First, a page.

Dr. Oz on the Surprising Link Between LSD...and Alcoholics Anonymous

While guesting on ‘Jimmy Kimmel Live!’ this Tuesday, Dr. Oz held forth on vaccinations, medical details that the media gets wrong - and hallucinogens. 

Love him or hate him, Dr. Oz has a passionate following. So when he speaks on subjects like medical marijuana or LSD, people listen. 

“I’ll tell you what’s interesting, Dr. Oz begins. "When you find solutions that have been out there in our species for hundreds of years…you get curious.” He goes on to discuss the efforts of Alcoholics Anonymous founder Bill Wilson (long known only as ‘Bill W.’ in keeping with the organization’s tradition of anonymity), who expressed a serious interest in LSD as a means of healing. 

“I began realizing, my goodness, up until the 60s we were researching this stuff - we thought it worked,” said Dr. Oz.

Indeed, As The Guardian reported in 2012, author Don Lattin made the discovery of Wilson’s interest in LSD while reading Wilson’s letters in preparation for a book called ‘Distilled Spirits’.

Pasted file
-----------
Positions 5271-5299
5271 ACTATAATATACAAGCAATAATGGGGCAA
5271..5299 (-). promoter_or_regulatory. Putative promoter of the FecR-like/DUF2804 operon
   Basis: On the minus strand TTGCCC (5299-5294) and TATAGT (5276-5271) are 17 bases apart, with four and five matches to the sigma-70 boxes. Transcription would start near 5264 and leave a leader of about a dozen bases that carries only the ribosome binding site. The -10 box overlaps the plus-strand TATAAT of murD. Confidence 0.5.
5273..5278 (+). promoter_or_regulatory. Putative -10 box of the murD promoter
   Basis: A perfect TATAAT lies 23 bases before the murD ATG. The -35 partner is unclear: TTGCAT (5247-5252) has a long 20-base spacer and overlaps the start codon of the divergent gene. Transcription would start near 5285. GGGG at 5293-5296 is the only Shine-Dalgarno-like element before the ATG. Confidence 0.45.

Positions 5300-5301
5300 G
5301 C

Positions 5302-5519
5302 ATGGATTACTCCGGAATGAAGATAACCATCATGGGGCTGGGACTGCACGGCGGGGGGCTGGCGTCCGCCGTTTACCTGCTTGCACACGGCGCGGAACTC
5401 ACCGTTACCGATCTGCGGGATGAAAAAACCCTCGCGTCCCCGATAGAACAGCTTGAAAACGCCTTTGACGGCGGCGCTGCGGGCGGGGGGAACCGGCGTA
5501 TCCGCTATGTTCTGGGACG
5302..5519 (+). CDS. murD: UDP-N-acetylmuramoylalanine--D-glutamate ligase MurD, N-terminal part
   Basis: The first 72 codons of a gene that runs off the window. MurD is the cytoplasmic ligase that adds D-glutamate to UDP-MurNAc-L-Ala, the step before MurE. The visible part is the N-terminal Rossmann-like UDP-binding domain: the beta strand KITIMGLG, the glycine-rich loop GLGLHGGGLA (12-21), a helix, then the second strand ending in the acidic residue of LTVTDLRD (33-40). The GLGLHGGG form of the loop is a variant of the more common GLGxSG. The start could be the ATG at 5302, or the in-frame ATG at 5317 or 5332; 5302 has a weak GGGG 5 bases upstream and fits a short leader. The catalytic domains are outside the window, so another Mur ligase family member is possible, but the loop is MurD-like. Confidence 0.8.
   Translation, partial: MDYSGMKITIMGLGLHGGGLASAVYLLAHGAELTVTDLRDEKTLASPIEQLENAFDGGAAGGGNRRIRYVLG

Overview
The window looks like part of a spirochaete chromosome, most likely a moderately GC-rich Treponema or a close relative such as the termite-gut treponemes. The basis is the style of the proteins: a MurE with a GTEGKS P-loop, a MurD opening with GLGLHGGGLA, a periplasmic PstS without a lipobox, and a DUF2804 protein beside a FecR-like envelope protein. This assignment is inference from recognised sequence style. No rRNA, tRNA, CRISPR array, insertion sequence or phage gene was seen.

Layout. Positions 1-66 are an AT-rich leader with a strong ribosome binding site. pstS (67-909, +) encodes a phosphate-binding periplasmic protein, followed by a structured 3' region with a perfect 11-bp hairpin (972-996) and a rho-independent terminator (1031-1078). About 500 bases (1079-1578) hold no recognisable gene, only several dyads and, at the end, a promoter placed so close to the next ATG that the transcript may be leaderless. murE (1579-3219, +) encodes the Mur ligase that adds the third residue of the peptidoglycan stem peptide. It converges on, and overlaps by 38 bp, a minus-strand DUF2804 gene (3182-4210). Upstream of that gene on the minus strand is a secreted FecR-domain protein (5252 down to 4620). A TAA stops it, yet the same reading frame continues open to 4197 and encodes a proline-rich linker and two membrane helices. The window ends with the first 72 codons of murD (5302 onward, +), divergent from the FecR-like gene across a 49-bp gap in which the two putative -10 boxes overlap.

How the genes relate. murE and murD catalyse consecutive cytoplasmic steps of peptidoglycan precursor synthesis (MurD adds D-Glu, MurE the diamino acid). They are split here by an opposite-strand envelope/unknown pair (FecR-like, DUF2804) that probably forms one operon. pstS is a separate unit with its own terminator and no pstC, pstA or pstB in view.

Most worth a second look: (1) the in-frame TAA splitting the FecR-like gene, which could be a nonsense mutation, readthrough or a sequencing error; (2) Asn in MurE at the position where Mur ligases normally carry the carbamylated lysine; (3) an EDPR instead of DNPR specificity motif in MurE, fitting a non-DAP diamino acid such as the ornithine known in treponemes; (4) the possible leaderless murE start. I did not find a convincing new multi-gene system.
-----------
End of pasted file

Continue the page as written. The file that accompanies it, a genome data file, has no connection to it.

One letter, from psychologist Betty Eisner (who supervised LSD experiments involving Wilson), states that “alcoholics get to a point in [Alcoholics Anonymous] where they need a spiritual experience but not all of them are able to have one.” This is a reference to the program’s second step: believing "that a Power greater than ourselves could restore us to sanity."

In a letter, Wilson himself acknowledged that LSD "is only a temporary ego-reducer,” but he would go on to say that “the vision and insights given by LSD could create a large incentive – at least in a considerable number of people."

As more people speak up about the potential benefits of psychedelics - including activists in the city of Denver - expect to hear more about unique ways of thinking about these unusual substances. 

Check out the full clip of Dr. Oz on Kimmel below: 


Most people know that to consume alcohol and then get behind the wheel of a car is very dangerous — not just for the driver and passengers, but for anyone else sharing the road. For cannabis consumers, however, understanding levels of impairment is not so straightforward. To date, there is not yet a technology used by law enforcement that can accurately detect cannabis impairment similar to alcohol breathalyzers.

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